“It’s the People” Public Art Project
Inspired by the people whose experiences and stories create the unique vibrancy of Hennepin Avenue, It’s the People is a major outdoor public art project that captures the heart and soul of Minneapolis’ most famous street.
Now in its second year, these large-scale portraits join existing murals and public art projects in the District with captivating portraits shot by renowned Minnesota artists showcasing themes including identity, empowerment, trans equity, community outreach through violence prevention and social justice for missing and murdered indigenous women. These will be displayed first on Clear Channel Outdoor billboards in downtown Minneapolis and, later this year, on large-scale banners adorning five downtown buildings.
New! Check out the It’s the People Virtual Roundtable series which features conversations with our 2020 It’s the People portrait photographers, the subjects of their portraits and experts tackling the tough issues the portraits address.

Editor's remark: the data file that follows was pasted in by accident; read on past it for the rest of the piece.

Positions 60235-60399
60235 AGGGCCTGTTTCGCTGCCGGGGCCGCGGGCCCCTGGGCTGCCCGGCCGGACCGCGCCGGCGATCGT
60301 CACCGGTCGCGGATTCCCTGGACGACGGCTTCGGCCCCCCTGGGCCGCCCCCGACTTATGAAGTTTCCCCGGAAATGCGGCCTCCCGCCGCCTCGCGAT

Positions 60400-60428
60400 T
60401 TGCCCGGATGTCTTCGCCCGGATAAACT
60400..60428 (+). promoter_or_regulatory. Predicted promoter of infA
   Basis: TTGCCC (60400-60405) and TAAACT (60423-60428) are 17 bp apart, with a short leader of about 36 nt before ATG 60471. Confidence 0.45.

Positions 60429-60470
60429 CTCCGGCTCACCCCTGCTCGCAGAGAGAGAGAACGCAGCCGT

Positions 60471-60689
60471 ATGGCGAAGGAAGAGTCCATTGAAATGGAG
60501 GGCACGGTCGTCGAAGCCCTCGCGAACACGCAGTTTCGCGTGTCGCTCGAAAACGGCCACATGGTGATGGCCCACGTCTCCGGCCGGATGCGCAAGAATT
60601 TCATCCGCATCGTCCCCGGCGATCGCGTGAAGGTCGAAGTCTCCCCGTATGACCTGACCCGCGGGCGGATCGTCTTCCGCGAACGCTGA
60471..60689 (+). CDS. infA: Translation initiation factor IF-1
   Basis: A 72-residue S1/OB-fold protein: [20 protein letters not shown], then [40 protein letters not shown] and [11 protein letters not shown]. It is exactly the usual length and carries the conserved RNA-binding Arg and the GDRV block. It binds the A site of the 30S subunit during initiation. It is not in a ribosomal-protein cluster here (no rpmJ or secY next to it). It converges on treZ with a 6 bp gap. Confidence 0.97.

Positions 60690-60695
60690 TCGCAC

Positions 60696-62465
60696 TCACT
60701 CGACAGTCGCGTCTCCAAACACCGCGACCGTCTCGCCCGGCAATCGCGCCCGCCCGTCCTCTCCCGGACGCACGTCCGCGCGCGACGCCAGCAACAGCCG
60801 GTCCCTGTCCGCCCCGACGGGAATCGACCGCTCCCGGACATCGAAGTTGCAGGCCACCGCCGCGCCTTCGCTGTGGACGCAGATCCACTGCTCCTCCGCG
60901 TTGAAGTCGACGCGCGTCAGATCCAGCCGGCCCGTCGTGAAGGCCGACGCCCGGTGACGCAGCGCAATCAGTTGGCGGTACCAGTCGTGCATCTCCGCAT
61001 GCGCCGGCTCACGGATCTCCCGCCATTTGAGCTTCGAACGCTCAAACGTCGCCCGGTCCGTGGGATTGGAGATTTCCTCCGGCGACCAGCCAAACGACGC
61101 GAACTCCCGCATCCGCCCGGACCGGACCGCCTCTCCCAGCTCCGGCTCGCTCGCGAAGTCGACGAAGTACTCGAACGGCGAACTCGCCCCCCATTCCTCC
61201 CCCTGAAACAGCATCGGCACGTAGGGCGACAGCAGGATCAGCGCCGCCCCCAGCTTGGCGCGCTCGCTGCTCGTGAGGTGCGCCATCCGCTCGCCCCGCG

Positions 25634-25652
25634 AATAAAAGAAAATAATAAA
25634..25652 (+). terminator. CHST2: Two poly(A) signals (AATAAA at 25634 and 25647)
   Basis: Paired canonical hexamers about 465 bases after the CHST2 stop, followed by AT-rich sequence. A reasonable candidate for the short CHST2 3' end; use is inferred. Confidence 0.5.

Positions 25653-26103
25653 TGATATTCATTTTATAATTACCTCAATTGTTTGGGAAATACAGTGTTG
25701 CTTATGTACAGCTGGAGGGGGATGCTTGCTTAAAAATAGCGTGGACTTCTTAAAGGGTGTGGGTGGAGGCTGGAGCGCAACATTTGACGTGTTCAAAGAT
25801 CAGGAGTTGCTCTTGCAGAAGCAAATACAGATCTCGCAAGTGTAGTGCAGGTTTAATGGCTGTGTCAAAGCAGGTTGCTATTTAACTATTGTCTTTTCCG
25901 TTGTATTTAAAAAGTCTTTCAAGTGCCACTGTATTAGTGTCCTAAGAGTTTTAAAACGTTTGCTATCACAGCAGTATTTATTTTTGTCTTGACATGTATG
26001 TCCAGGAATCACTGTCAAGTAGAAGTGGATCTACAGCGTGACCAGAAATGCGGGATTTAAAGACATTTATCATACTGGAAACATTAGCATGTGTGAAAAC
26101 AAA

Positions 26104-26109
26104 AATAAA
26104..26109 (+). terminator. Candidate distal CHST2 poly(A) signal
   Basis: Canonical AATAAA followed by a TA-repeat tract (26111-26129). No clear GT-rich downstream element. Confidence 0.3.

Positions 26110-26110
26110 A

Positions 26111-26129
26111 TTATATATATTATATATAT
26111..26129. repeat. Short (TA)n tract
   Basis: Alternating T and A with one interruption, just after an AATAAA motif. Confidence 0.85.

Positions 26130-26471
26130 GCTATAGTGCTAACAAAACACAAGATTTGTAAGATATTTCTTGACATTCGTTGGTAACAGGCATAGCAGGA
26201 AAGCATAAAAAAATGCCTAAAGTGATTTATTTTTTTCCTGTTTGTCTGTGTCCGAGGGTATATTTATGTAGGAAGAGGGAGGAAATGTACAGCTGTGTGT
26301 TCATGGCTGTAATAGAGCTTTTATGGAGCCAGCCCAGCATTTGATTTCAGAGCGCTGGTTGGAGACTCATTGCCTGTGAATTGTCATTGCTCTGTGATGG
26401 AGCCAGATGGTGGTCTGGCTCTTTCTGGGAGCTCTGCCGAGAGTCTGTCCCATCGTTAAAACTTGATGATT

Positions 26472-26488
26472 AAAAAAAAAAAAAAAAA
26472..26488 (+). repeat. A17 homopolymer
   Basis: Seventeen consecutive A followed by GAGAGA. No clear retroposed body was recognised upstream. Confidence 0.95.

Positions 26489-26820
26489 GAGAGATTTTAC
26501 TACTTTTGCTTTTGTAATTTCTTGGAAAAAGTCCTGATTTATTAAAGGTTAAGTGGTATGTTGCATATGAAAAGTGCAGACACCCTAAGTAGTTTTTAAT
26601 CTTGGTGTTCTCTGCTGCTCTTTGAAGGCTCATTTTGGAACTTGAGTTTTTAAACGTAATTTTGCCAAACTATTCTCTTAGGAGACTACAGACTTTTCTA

“Public art plays a crucial role in transforming the spaces outside our historic theatres into new stages as an outdoor gallery for everyone,” said Mark Nerenhausen, president and CEO of Hennepin Theatre Trust. “Following last year’s inaugural launch, we have a new collection of art in the Hennepin Theatre District by compelling and though-provoking artists with powerful stories.”
The artists for It’s the People possess the expertise in portrait photography meant to capture and highlight the people who make Hennepin Avenue a unique place. Joan Vorderbruggen, director of Hennepin Theatre District engagement for the Trust, said, “These artists are not only providing breathtaking images, they’re telling amazing stories in a new way that will bring appreciation to the historic legacy of Hennepin Avenue.”